(Host) Volunteer organizations and emergency management officials say this spring’s flooding was unprecedented in terms of the number of events, and because Lake Champlain levels remained high for so long.
As a result, they say they’ve found a number of ways to improve their response to future disasters.
VPR’s Steve Zind reports.
(Zind) For the Red Cross, the floods, combined with a major fire in Brattleboro made for a busy spring.
At one point the organization was operating four emergency shelters simultaneously and coordinating the efforts of hundreds of volunteers, some from as far away as California.
Larry Crist is regional executive of the Vermont and New Hampshire Valley Region of the American Red Cross.
Crist says even though the Red Cross had held disaster training drills at the Barre Auditorium, when it came time to use the facility as a shelter last May, it was clear a drill and an actual emergency are two different things.
(Crist) "Once you actually open that facility as a shelter required almost three times as many staff in real life as we thought it required in the drills. So the lesson learned there is we really need more volunteers and we need to provide better training for them."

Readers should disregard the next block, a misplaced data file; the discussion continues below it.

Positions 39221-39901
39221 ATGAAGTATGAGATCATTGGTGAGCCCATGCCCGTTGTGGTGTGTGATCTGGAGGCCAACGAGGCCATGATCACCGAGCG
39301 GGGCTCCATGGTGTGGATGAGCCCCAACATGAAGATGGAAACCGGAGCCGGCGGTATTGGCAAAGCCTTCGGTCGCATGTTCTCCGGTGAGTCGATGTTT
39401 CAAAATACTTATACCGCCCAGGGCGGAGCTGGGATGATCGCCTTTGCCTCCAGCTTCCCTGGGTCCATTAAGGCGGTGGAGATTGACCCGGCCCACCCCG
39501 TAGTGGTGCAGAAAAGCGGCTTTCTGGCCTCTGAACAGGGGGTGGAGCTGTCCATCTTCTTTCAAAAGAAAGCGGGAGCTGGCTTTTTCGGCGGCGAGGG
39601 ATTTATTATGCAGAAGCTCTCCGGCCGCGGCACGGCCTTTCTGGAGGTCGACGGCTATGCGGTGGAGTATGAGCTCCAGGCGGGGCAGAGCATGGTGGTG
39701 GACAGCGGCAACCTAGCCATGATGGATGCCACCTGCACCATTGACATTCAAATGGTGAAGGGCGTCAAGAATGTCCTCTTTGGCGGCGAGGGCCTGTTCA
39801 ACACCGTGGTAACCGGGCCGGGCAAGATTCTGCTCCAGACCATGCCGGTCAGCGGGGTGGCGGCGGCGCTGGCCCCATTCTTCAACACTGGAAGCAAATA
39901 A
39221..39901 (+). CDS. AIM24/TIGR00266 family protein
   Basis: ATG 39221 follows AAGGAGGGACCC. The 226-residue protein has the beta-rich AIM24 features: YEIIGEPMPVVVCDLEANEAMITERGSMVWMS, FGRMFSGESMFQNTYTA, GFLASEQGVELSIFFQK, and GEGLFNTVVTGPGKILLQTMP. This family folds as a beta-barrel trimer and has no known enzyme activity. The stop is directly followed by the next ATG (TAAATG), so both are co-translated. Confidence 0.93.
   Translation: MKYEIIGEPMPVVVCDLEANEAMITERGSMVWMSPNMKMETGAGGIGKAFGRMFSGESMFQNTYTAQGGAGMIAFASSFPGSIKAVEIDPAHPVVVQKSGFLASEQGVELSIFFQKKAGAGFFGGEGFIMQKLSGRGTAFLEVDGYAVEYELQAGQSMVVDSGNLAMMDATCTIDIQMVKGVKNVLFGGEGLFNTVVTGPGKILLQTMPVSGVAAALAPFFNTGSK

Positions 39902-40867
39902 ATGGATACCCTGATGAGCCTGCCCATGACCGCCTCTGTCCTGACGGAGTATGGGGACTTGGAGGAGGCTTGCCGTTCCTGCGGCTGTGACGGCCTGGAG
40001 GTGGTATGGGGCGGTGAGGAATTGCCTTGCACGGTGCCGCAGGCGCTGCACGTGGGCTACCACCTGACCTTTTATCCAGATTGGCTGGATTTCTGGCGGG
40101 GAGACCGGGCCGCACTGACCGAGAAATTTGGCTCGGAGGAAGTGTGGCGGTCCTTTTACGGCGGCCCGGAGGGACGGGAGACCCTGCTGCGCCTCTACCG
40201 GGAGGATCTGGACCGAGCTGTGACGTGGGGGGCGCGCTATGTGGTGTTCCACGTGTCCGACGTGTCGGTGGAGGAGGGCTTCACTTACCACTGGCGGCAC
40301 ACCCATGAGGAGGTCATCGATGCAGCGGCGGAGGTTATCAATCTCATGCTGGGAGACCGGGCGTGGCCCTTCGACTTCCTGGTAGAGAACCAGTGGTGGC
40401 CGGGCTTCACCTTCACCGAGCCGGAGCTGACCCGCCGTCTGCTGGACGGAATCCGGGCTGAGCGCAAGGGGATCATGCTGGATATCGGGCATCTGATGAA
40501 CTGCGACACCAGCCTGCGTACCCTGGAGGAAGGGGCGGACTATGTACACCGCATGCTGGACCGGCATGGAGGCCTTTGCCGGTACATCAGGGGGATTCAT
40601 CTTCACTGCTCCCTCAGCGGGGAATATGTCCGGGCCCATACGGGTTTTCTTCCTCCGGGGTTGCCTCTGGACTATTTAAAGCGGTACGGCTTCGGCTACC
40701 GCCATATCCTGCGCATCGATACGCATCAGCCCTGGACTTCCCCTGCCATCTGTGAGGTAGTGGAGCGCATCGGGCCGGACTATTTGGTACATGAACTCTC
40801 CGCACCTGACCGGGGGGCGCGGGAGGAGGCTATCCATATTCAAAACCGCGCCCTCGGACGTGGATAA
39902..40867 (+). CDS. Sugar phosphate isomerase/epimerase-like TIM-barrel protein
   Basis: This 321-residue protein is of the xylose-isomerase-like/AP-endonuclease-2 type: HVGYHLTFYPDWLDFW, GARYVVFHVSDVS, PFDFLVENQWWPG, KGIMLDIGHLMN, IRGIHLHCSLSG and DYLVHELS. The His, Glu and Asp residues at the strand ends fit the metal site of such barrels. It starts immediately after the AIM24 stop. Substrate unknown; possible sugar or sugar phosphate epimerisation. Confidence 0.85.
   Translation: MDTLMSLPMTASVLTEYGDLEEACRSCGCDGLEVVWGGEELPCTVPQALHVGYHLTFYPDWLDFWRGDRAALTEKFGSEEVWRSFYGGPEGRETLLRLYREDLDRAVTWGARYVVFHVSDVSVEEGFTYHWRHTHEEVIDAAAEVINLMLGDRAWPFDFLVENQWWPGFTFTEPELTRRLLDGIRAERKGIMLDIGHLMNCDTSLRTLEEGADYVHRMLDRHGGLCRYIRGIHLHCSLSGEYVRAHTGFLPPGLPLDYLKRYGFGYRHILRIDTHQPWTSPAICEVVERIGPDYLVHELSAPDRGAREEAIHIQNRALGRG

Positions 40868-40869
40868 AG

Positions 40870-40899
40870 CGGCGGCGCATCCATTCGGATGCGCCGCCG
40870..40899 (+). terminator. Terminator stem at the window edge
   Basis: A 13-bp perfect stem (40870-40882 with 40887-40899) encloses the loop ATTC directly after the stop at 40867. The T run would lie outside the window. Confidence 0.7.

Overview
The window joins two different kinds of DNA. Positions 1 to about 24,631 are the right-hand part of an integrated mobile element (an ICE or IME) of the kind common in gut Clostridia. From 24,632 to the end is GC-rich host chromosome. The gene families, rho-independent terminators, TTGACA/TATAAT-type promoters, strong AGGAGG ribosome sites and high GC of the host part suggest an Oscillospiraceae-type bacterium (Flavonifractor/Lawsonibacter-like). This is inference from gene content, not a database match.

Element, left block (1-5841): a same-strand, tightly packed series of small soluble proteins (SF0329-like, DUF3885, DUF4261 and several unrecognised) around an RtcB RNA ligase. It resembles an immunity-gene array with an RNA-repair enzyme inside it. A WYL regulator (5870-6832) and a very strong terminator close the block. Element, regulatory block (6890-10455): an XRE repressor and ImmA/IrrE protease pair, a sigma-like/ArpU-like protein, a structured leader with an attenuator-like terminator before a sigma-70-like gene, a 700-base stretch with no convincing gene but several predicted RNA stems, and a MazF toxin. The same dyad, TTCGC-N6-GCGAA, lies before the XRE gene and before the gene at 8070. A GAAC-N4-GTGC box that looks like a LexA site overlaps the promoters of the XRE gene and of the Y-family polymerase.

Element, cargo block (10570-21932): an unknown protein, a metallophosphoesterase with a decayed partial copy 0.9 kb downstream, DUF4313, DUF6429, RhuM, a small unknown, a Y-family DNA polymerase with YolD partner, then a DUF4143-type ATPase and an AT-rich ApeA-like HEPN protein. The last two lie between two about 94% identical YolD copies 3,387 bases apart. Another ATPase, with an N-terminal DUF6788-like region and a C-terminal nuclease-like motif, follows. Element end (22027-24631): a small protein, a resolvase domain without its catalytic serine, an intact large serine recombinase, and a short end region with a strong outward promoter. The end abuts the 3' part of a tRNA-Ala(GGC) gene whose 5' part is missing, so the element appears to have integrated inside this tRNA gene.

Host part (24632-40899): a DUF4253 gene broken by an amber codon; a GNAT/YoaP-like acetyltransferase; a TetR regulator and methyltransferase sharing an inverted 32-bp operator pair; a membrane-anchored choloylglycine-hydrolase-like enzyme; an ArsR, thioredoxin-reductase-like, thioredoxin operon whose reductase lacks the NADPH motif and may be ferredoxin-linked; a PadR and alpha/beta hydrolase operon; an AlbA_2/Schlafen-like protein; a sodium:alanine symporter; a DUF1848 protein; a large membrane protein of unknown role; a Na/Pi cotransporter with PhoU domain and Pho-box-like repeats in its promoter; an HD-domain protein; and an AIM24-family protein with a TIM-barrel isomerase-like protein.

(Zind) There were also lessons for Vermont Emergency Management. Deputy Director Peter Coffey says the office was unprepared for the flooding damage cause by winds on Lake Champlain, even after lake levels had begun to recede. And Coffey says the clean-up has posed problems not encountered in other emergencies.
(Coffey) "I think the biggest amount of work that we have to do is debris management. In the past the most debris we’ve had to deal with is woody debris from wind storms and ice storms. And now we’ve got furniture, we’ve got carpet, we’ve got drywall, refrigerators that were in basements, freezers that need to be taken care of and that has been a real issue for us."
(Zind) Coffey says there’s still much work to be done. After clean up is finished, repairs will be needed.
He says Federal officials are currently meeting with Vermonters whose property was damaged by Lake Champlain flooding to determine how much government assistance there is to help with those repairs.
For VPR news, I’m Steve Zind.